From emergency medicine to internal medicine, primary care providers will benefit significantly from having a comprehensive understanding of substance abuse care, diagnosis, and treatment. Further, this will also reduce the stigma and fear of the unknown from both the patient’s and provider’s perspectives.
Creating Financial Incentives and Supportive Policy
Creating legislation and incentives to support practices financially will make it easier for primary care providers to expand their services. This could include policies that relax restrictions on Medicaid funding and provide increased payments for specific addiction-related treatments and medications.
Moreover, these regulations should also support primary healthcare physicians and research staff members to receive incentivized training to promote and encourage more providers to incorporate addiction screening at the very least into their practices.
Addiction is a sensitive topic and a complicated societal and healthcare issue. Because of its delicate nature, policymakers should have an in-depth awareness of the persisting issue to make better legislation that will benefit the patients and the providers.
Benefits of Integrating Substance Use Disorder Treatment With Mainstream Healthcare
Incorporating substance use screening into mainstream healthcare could benefit the entire healthcare system and make quality mental healthcare treatment accessible. Here are some of the primary benefits it could provide.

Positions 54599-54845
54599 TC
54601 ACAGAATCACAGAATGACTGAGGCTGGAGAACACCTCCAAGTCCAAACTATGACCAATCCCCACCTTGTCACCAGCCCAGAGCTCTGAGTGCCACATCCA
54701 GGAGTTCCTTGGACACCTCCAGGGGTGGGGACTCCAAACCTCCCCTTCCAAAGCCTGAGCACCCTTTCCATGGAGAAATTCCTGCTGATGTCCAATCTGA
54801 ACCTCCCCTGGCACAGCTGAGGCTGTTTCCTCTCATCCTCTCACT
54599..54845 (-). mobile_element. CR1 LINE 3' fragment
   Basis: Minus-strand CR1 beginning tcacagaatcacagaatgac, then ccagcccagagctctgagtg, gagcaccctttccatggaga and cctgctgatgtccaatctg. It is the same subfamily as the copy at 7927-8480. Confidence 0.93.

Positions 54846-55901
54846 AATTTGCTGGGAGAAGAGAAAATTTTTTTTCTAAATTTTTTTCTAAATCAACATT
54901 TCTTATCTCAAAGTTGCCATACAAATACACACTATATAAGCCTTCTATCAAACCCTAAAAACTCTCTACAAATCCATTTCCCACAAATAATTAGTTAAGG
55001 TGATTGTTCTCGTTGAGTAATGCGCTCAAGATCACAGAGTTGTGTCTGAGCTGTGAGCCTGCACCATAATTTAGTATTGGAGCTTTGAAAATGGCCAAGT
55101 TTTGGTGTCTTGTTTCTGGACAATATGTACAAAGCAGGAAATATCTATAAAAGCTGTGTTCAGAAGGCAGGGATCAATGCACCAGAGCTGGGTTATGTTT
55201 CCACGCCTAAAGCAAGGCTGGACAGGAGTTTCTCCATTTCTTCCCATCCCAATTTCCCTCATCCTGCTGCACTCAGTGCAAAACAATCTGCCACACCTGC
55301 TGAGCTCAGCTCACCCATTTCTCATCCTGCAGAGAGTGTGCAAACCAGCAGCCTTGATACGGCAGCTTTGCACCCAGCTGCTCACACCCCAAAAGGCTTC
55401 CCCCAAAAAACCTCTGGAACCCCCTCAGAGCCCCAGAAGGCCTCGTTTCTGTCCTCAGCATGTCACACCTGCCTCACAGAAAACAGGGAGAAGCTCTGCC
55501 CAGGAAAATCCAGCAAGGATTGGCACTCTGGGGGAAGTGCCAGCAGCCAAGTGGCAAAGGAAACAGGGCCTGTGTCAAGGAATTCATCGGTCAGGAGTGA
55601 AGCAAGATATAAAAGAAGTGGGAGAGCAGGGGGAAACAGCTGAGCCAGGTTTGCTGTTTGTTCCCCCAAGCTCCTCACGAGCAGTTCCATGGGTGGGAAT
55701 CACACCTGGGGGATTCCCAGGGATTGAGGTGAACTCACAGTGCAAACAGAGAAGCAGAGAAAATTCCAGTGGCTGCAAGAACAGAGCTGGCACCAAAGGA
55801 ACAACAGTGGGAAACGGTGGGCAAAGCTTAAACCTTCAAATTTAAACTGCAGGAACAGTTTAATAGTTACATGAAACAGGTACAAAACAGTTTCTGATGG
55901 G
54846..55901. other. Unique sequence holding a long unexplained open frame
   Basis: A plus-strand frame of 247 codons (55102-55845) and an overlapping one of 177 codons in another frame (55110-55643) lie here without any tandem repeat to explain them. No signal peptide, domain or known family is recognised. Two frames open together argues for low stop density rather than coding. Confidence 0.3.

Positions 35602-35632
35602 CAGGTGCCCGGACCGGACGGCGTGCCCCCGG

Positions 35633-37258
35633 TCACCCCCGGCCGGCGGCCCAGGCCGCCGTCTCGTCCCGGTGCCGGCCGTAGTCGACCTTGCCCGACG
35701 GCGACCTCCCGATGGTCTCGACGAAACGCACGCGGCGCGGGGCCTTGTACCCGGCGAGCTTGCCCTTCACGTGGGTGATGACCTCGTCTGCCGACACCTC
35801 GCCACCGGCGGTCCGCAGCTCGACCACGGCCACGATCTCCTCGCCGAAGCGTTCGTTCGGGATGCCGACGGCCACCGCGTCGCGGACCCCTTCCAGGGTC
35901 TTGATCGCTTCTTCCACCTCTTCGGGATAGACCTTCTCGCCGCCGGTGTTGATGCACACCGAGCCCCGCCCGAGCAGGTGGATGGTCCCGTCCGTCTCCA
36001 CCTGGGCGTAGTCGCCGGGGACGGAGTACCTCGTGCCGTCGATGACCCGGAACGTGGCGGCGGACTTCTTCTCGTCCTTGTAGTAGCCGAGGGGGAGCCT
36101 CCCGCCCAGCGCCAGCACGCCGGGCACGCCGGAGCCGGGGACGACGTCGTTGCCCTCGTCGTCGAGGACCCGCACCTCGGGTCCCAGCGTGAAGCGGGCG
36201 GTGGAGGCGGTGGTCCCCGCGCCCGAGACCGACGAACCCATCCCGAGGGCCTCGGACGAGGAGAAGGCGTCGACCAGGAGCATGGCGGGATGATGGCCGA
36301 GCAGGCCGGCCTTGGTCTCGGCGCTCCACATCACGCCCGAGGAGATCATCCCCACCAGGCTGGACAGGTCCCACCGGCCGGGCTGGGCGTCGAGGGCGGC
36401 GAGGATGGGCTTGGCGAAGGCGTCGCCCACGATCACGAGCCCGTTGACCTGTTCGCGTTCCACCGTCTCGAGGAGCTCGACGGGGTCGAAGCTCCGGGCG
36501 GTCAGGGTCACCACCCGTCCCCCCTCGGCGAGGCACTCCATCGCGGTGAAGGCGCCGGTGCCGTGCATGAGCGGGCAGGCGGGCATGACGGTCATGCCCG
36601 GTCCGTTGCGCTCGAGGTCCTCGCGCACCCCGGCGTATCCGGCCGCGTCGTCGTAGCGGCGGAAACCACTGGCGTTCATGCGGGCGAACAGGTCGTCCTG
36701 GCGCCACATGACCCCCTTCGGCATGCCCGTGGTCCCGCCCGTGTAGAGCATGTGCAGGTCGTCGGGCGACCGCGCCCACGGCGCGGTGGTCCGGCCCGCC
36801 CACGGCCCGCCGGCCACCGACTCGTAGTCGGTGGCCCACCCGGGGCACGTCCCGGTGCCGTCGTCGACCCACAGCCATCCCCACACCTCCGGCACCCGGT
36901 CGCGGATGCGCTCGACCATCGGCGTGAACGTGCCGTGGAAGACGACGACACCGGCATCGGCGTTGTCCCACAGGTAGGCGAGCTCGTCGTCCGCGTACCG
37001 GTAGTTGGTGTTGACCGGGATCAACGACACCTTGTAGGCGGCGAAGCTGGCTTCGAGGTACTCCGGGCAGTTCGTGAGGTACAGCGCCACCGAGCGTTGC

Discrepancies in healthcare occur when providers lack access to the necessary patient resources to provide quality care, no matter where patients receive treatment. Integrating substance use screening with primary healthcare could significantly reduce disparities in diagnosis and care while providing much-needed support to help patients recover from addiction safely.
Interconnected Mental and Physical Health
Substance use is not just a behavioral or mental health issue; long-term cases of addiction also impact a person’s physical health. Integrating addiction health care into primary care will make it easier for providers to identify cases of substance use disorder and refer patients to the appropriate treatments.
Accessibility and Cost-effectivity
Integrating substance use disorder treatment into primary healthcare gives patients much better access to necessary treatments while reducing overall costs. Moreover, providers can increase revenue streams by providing more comprehensive physical and mental health services.
Better Healthcare Coordination